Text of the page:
# Powerpoint 7.1

```AP Statistics Section 7.1
Probability Distributions
Consider tossing two 4-sided dice.
What is the sample space?
1-1
1-2
1-3
1-4
2-1
2-2
2-3
2-4
3-1
3-2
3-3
3-4
4-1
4-2
4-3
4-4
We are often interested in
numerical outcomes in statistics.
Let X equal the sum of the two 4sided dice. What are the only
possible values of X?
2, 3, 4, 5, 6, 7, 8
Since the value of X will vary from
roll to roll, we call X a ________
random
variable.
A random variable is a variable
whose value is a numerical
outcome of some random
phenomenon.
A discrete random variable is a
random variable with a countable
number of possible outcomes.
The probability distribution of a discrete
random variable X lists the possible values
of X along with their probabilities.
Value of x
x1
Probability
p1
x2
p2
x3
…..
p3
…..
xk
pk
The probabilities must satisfy two requirements:
1. Every probability is a number between ___
0 and ___.
1
2. The sum of the probabilities is _____
1 (i.e p  p      p  1 )
1
2
k
Example: Construct the probability distribution
for the sum of two 4-sided dice.
X
2
3
4
5
6
7
8
P(X)
.0625
.125
.1875
.25
.1875
.125
.0625
.625
P(sum is less than 6) = _________
.9375
P(sum is at least 3) = __________
Example: What is the probability distribution of the
discrete random variable X that counts the number of
heads in four tosses of a coin?
HHHH
THHH
HTHH
HHTH
HHHT
P( X  3) 
TTHH
THTH
THHT
HTTH
HTHT
HHTT
________
.9375
HTTT
THTT
TTHT
TTTH
TTTT
P(1  X  4) 
x
P(x)
0
.0625
1
.25
2
.375
3
.25
4
.0625
________
.875
We can draw a probability histogram for the discrete
random variable’s distribution.
0 .4
Probability
0 .3
0 .2
0 .1
0 .0
0
1
2
3
4
What are possible values for the following two
scenarios?
Number of seniors at Bay High School
280, 281, 282,....
Average height of seniors at Bay High School
Between 66&quot; and 74' '
Could be 68.1 or 68.14 or 68.142
While the outcomes on the left are
discrete the outcomes on the right
are not because they are not
countable numbers but an entire
interval of numbers.
A continuous random variable is a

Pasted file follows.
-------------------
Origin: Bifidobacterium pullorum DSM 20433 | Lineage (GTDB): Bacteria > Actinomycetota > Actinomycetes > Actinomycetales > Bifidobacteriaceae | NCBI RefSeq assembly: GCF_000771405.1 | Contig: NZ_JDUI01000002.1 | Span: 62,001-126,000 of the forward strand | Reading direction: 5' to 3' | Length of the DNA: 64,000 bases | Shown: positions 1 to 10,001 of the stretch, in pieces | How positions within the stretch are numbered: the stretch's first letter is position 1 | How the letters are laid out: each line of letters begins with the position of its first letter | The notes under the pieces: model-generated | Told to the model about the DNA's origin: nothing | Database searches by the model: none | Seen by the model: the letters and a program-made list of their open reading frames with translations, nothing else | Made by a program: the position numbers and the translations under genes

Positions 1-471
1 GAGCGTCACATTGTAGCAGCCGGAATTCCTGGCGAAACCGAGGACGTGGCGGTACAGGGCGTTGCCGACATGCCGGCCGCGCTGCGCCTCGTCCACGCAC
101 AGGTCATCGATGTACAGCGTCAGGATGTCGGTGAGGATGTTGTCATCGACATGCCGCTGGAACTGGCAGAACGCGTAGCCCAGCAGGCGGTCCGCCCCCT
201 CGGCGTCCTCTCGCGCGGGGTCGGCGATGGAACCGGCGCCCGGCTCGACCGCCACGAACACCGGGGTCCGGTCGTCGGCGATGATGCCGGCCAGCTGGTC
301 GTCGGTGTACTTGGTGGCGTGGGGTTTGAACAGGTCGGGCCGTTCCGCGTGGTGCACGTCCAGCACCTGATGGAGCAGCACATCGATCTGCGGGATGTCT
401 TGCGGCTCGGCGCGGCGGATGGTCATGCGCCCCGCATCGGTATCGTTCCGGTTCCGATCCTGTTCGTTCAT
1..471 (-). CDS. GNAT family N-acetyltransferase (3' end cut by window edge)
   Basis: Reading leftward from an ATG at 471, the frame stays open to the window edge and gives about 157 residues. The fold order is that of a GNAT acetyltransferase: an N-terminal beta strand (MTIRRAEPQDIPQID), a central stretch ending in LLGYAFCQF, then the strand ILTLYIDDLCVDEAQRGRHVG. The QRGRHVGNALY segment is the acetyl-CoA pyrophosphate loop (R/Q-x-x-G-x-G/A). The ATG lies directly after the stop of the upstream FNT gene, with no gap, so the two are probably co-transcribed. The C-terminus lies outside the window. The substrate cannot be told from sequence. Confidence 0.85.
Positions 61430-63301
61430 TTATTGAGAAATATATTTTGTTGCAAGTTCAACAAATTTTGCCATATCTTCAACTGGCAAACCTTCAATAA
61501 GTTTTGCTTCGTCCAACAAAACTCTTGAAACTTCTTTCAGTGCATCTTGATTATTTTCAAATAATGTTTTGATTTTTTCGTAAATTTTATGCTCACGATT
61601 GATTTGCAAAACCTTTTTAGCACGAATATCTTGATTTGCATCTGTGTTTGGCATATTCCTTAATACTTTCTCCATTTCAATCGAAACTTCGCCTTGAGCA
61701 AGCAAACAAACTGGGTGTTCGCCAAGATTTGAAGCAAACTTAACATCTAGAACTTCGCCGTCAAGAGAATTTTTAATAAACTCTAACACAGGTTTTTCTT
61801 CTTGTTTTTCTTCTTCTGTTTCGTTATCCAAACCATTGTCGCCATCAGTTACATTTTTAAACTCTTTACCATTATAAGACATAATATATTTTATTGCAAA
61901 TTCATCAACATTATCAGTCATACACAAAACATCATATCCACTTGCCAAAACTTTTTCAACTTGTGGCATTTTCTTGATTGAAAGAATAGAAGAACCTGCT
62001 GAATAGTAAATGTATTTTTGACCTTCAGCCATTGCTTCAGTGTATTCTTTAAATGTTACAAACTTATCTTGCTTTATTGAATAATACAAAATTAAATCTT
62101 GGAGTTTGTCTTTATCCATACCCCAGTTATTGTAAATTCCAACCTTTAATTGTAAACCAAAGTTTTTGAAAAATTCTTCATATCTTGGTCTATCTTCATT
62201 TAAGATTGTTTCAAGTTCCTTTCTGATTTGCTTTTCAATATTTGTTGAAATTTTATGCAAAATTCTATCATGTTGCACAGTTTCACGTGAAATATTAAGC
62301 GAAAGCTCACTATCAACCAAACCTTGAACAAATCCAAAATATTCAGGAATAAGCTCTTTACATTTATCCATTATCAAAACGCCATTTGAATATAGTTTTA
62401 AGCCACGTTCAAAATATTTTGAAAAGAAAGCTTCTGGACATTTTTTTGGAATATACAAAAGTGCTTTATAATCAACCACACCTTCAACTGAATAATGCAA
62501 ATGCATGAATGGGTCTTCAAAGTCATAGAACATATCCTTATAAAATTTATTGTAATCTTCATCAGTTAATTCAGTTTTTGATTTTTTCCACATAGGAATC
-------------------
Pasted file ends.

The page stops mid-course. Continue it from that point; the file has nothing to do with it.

random variable which takes on all
values in an interval on numbers.
Because a continuous random variable
can take on any value in some interval,
it is impossible to talk about random
variables using the same model as we
did the discrete random variables
above. For continuous random
variables the probability distribution is
described by a ____________.
density curve
*The probability of any event will be the
area under the curve and above the values
of X that make up the event.
Since the sum of all the probabilities must
be __
1 the total area under the curve must
be __.
1
A very “straight forward” density
curve to work with is the uniform
distribution, where outcomes are
across the interval.
Example: The first BART train of the day is to arrive at
the Golden Gate Station at 07:30. Arrival times are
uniformly distributed between 07:29:45 and 07:30:30.
Find...
1
45
P(the train is early)
P( x  7 : 30)
7 : 30 : 30
7 : 29 : 45
(15)(1 / 45)  1 / 3
45 sec.
P(the train is between 10 and 20 seconds late)
P(7 : 30 : 10  x  7 : 30 : 20)
(10)( 1
)  10  2
45
45
9
P(the train arrives at exactly 0730)
(0)( 1
)0
45
A continuous distribution assigns a
probability of __0__ to each individual
outcome.
Hopefully you recall working with
normal distributions back in
Chapter 2. Normal distributions are
probability distributions.
Example: The random variable X represents the profit
made on a randomly selected day by a certain store.
Assume X is Normally distributed with a mean of \$360
and standard deviation \$50. (Our shorthand notation
for this is ________)
N (360,50) Find….
P ( X  400)
z
  360
  50
400  360
 .80
50
1  .7881  .2119
P ((250  X  450)
.9502
Normalcdf (400,100000,360,50)
Example: The random variable X represents the profit made on a
randomly selected day by a certain store. Assume X is Normally
distributed with a mean of \$360 and standard deviation \$50.
The probability is approximately 0.6 that on a randomly selected
day the store will make less than x0 amount of profit. Find x0 .
.6
  360
  50
For .6, z  .25
x - 360
.25 
50
x  372.5
invNorm(.6,360,50)  372.67
```